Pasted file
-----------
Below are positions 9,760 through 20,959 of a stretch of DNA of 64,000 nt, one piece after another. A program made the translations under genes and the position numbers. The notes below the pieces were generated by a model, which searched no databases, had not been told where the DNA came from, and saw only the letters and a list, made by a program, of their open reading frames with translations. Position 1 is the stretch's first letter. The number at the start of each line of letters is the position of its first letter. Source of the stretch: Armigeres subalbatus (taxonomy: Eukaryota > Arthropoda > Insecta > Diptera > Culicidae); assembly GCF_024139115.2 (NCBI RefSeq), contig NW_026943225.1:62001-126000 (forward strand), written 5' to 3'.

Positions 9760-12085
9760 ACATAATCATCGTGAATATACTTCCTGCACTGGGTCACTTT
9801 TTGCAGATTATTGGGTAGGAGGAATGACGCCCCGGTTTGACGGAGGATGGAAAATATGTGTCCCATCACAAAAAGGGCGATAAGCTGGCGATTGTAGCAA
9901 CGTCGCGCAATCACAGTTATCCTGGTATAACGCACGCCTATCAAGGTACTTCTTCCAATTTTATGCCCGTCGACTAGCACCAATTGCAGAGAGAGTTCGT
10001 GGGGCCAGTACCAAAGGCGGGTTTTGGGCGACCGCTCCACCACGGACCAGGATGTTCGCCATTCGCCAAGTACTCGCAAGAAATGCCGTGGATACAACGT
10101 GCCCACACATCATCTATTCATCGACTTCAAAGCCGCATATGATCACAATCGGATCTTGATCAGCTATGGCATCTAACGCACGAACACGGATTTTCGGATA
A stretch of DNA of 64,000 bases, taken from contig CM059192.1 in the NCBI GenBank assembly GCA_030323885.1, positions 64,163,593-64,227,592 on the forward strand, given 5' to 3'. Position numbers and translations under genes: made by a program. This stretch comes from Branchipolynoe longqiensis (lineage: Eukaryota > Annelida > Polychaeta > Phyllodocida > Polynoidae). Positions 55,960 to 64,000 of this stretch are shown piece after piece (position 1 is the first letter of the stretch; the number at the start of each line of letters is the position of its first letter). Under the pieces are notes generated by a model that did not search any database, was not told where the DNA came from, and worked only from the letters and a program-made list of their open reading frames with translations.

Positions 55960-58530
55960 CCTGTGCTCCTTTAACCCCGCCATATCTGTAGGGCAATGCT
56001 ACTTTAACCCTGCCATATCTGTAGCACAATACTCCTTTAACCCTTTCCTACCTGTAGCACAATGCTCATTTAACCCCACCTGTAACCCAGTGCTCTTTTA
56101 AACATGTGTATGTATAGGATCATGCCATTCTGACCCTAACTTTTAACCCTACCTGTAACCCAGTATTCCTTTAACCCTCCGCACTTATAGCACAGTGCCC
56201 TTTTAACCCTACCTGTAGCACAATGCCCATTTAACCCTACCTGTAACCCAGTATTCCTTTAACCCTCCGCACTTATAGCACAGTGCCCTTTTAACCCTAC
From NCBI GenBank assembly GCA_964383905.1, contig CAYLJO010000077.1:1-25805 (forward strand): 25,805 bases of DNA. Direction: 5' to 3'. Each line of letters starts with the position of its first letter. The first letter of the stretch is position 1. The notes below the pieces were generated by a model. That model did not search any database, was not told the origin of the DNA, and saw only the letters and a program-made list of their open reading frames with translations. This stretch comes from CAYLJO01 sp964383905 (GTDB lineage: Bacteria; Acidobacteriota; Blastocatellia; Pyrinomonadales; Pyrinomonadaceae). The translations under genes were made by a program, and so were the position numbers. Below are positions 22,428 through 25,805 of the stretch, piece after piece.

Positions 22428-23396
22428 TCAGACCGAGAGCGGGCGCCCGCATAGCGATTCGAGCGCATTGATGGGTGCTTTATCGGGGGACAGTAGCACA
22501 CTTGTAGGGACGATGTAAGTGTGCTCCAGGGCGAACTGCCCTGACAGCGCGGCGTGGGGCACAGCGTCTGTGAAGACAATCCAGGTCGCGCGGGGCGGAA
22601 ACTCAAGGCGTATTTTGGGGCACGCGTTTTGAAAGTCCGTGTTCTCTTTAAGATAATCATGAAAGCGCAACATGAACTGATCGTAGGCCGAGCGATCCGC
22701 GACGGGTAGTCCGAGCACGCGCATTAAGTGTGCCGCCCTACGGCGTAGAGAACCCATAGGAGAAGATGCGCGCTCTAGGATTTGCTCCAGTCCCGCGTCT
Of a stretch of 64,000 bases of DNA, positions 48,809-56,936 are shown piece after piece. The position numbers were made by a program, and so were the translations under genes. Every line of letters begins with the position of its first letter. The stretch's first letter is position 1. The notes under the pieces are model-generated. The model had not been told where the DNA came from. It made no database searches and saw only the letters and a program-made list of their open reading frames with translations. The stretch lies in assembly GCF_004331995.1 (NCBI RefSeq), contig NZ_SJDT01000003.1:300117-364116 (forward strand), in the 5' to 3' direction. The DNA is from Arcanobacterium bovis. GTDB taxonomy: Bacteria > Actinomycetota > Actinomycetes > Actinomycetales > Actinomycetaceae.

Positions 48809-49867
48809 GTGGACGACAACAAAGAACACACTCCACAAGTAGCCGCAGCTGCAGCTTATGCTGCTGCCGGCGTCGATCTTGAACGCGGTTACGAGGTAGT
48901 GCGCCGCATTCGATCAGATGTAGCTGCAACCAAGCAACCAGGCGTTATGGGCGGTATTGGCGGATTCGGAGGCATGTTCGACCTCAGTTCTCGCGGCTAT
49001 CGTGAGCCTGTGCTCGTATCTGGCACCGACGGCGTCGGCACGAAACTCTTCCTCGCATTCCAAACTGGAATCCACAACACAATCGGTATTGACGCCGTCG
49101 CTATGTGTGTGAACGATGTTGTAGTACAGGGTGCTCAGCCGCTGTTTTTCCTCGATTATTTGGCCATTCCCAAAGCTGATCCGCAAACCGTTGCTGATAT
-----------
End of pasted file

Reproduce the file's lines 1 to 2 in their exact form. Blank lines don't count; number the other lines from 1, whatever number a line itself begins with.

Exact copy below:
Below are positions 9,760 through 20,959 of a stretch of DNA of 64,000 nt, one piece after another. A program made the translations under genes and the position numbers. The notes below the pieces were generated by a model, which searched no databases, had not been told where the DNA came from, and saw only the letters and a list, made by a program, of their open reading frames with translations. Position 1 is the stretch's first letter. The number at the start of each line of letters is the position of its first letter. Source of the stretch: Armigeres subalbatus (taxonomy: Eukaryota > Arthropoda > Insecta > Diptera > Culicidae); assembly GCF_024139115.2 (NCBI RefSeq), contig NW_026943225.1:62001-126000 (forward strand), written 5' to 3'.

Positions 9760-12085